The European Commission proposed Wednesday that countries in the European Union not reining in their budgets be hit with penalties in an effort to prevent another Greek-style meltdown that could threaten the euro’s existence.

According to one proposal, as reported by The Associated Press, countries would be compelled to set aside 0.2% of their GDP into a non-interest-bearing account as a safeguard against incurring too much debt. If debt exceeds the 60% official limit of GDP, or if the annual budget deficit exceeds 3%, and the country does not follow EU recommendations to reduce it, those funds set aside would be converted into a fine. Depending on the country’s size, it could be obligated for billions.

Greece’s annual borrowing was four times the limit in 2009 and its total debt was double what was allowed by the rules. Under the old system, countries were not fined for exceeding limits, and the IMF had to pitch in $140 billion to keep Greece from defaulting. The new rules propose that the Commission will decide whether a country is punished, and other countries will have to vote to forestall any action.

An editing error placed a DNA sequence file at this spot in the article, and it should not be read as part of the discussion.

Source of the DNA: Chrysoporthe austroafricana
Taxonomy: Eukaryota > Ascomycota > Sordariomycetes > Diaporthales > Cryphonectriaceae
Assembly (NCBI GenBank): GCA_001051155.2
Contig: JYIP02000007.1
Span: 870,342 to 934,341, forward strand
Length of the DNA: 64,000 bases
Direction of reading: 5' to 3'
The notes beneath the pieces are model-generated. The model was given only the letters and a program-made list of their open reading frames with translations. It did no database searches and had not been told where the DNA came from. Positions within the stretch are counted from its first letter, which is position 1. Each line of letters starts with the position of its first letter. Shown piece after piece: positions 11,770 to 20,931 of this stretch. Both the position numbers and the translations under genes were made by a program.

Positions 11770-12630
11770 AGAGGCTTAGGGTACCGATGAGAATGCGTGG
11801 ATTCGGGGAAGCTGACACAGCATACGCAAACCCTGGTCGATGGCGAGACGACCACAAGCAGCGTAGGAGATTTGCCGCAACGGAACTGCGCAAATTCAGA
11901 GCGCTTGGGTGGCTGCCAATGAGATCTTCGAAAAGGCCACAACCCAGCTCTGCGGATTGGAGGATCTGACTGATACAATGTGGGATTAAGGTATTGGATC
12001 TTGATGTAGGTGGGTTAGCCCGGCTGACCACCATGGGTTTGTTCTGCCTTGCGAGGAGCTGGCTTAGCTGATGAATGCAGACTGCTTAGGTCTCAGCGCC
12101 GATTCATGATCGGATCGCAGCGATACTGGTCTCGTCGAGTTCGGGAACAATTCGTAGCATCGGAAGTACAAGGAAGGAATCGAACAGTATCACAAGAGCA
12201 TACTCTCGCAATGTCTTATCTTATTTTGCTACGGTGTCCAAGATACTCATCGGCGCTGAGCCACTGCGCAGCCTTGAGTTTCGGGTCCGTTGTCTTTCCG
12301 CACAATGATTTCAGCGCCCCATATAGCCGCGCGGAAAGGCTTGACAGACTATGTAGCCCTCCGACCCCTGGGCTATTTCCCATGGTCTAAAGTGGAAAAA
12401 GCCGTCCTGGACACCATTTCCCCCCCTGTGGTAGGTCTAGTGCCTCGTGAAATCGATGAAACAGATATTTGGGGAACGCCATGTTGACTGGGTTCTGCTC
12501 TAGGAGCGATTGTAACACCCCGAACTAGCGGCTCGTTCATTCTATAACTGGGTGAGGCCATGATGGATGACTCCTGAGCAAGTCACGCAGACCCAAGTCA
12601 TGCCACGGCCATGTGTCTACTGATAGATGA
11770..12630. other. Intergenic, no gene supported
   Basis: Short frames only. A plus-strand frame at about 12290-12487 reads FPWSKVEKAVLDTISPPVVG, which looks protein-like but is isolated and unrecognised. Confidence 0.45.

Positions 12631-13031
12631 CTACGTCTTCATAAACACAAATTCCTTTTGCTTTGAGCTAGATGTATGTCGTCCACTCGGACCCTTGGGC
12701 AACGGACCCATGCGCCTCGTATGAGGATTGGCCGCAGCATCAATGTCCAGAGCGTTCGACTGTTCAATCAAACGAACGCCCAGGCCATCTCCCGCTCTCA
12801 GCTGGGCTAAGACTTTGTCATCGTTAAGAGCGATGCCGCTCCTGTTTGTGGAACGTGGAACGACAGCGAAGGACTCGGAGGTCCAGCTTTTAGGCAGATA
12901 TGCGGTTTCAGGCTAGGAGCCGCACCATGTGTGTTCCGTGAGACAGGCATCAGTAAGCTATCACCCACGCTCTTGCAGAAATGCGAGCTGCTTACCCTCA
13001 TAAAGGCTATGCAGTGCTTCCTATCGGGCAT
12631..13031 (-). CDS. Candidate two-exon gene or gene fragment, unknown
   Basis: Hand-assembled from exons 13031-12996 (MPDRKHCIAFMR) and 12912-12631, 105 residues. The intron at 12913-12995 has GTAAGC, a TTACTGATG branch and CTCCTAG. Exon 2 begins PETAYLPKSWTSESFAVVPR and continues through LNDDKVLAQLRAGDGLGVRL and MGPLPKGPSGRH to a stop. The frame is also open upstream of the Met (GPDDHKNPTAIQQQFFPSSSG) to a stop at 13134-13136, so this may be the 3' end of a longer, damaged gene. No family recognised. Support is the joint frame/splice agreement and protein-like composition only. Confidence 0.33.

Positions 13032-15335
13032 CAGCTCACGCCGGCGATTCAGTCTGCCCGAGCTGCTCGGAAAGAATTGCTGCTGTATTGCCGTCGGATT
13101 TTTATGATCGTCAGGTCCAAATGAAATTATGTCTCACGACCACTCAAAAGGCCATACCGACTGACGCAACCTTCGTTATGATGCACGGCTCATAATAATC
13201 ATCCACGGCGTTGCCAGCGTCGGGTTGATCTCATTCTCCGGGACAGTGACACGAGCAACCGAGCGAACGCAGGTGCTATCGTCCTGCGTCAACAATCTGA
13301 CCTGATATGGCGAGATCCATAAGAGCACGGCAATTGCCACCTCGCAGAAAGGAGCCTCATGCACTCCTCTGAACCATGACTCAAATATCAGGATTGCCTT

While Germany supports the new measure, France and a number of other nations are determined that elected officials will determine budgets; they regard the arrangement as punitive.

Jose Manuel Barroso, the president of the European Commission, called the proposals a “sea-change” in the management of financial issues within the European Union.